Monday, June 20, 2011

Film Review: Midnight in Paris

Friday night I indulged in this splendidly imagined movie with a movie-going friend who has the world's most detailed eye for sets and costume. We both were spirited into a magical world that fulfilled the title character's dream life and I, so obsessed with Paris' once literary elite, was re-invigorated in remembering the authors and their lives as they stole through my consciousness in University.

I cannot talk of the Golden Age of Artistic Paris: the effervescent 1920s without casting a thought for Morley Callaghan whose own A Moveable Feast, That Summer in Paris so held my imagination in my early, creative 20s.

A snippet of what I wrote on the anniversary of Morley Callaghan's Birthday:

"Morley Callaghan would have been 100 years old today. And what a jam-packed century he would have had. He already filled more than a lifetime usually allots in the first fifty years. His best writing was done when he was young, his greatest adventures played out mighty early, and all of his literary flings and acclaims came at a young age. Yes, I have romanticized Morley's early years, what with their splash of Parisian panache ( and what with his clobbering of Ernest Hemingway---- don't make me get into the climax of That Summer in Paris as a Canadian literary metaphor again ), but he defines a golden age of sorts for me. I envision him wandering aimlessly around 1920's Toronto---every snippet of his life reading out of the pages of his novel, A Varsity Story. I imagine him, as I often was, curled up in one of the red leather chairs of the Hart House Library at U of T and looking over the courtyards and spires, slightly interrupted by the pealing of the tower bell.And then, there is Paris and Morley's dappling into the lives of the Literary Elite. He defines Paris for me. Whenever I think of it with its dazzling life, parties and pizazz, I rarely think of anything I did not read of in the pages of Callaghan's autobiography. Forget We Were all so Young or A Moveable Feast. Canadians had their own agent in the flapper years!

When I discovered that Allen's latest was an homage to arguably one of the most artistically important decades of the 20th Century, I was eager to see how his vision matched my imaginative strolls by L' Arc de Triomphe and along the Seine.

How impressed I was at the marriage of modern with fabled past. Certainly Hemingway, Gertrude Stein, Salvidor Dali, Scott and Zelda Fitzgerald et. al are characterizations against a backdrop of glittering, gilded golden age; but it is the treatise on the power of imagination and creative sundry that most beguiled me.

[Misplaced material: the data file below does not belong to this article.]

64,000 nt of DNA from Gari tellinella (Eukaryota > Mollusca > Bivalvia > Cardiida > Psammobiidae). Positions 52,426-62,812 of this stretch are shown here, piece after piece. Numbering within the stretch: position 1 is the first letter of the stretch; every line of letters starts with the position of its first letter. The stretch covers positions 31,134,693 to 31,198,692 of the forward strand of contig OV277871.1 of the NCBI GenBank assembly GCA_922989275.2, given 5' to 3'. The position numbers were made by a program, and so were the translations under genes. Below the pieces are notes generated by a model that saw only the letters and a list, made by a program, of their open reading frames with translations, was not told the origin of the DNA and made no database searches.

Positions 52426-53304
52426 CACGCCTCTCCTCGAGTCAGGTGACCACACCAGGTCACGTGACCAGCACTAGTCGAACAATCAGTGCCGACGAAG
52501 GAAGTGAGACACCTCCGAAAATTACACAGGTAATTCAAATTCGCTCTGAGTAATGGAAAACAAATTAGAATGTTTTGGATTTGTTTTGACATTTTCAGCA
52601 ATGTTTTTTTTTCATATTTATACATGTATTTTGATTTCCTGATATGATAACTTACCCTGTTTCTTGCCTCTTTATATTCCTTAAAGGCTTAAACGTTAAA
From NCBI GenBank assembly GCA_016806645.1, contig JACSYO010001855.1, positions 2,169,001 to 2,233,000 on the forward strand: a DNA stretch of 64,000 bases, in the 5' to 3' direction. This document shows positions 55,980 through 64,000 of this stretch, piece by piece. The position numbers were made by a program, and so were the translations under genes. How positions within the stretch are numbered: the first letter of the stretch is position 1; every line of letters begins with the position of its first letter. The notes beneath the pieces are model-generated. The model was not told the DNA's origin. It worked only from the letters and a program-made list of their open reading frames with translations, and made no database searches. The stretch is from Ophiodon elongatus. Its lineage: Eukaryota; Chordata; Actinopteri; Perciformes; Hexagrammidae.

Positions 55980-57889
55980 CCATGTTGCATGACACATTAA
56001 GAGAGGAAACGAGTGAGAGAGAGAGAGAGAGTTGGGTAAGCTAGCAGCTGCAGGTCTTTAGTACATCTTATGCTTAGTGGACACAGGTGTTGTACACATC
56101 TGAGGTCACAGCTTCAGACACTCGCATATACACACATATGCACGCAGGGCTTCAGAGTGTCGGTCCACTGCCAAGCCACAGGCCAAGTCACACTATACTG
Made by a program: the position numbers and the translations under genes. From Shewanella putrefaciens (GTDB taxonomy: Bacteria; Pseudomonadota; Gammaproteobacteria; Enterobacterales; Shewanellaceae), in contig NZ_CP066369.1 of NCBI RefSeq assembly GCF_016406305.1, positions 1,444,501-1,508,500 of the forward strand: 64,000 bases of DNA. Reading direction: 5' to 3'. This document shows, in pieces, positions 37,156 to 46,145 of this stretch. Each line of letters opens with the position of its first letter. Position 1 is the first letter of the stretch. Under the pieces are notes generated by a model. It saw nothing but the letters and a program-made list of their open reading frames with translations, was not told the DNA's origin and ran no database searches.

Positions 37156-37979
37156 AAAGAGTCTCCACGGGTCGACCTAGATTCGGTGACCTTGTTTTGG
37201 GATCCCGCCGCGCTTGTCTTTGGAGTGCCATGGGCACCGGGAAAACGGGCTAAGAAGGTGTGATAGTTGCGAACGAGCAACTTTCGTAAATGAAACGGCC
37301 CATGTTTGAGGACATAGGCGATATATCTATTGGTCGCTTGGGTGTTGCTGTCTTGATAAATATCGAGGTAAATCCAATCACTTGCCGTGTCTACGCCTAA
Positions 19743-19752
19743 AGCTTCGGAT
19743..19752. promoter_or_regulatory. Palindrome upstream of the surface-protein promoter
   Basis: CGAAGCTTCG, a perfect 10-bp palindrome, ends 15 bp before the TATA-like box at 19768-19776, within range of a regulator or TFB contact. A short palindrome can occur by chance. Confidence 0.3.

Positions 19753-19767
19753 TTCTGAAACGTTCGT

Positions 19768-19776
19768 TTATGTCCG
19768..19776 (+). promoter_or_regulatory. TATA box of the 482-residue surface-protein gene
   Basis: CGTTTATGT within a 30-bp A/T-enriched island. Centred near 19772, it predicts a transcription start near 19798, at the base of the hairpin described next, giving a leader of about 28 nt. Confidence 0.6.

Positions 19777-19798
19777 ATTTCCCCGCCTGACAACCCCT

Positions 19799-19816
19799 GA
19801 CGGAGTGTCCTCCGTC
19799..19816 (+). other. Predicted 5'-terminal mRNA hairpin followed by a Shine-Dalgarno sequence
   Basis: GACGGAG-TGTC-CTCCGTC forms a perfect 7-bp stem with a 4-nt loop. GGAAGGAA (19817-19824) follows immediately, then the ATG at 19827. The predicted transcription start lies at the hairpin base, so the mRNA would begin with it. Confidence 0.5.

Modern writer Gil is disenchanted with the city he yearns to roam in the rain. He is constricted to Hollywood scripts and his naggy fiance seems to strip the romance out of a city he has long harboured a passion for. At midnight, every night, he is catapulted back to his Golden Age: there, he meets the literary and artistic greats fully realizing the wealth of the decade that has spirited into his nostalgic writing.

Of course, come sun-up, the world is gone and nought but the strains of a Cole Porter tune follow him from the starry beyond. What the experience offers him in terms of creative development and how he learns that each artist pines for an era that, when recreated, can only be drained of its spark and pizzazz, is magic....

Woody Allen understands me. He understood me in Purple Rose of Cairo when he allowed a fictional world to seep into the "real" one and he understands how, like the beautiful Adriana, I have long desired to spirit back to the 19th Century: the canvas of gaslit lamps and the clomp of hansom cab hooves. But, he also explains what is lost when we attempt to catch a fleeting moment. As enchanted as Gil's moonlight walks are, he is well aware that living in the past would only strip it of its incessant charm. That, like those who yearned to live in pasts before him, no one can completely capture the Golden Age. Like clouds or stars, it would evaporate quickly upon our fleeting touch.

‎Midnight in Paris was divine. Like Purple Rose of Cairo, it makes me feel like Woody Allen holds a slice of my psyche. It's a treatise on nostalgia: the Golden Age, La Belle Epoque. It tampers with we imaginative sorts and expels the subtle threads of revelry that steal into commonplace thought. It's magical, deliciously Romantic, delightful.

I referred to it as 20th Century Literary porn: if you have ever cackled at Hemingway's hyper-masculinity or snickered at Dali's obsession with animal abstracts then this is the film for you.

Allen is just as enchanted and obsessed as we are; but his eye and savvy camera glance re-affirm us that what is best dreamt stays just where it is--- in dreams.

1 comment:

Unknown said...

Well said. I wish I'd written this. :) I need to go see this again. It's not just a wish, it's a NEED. :)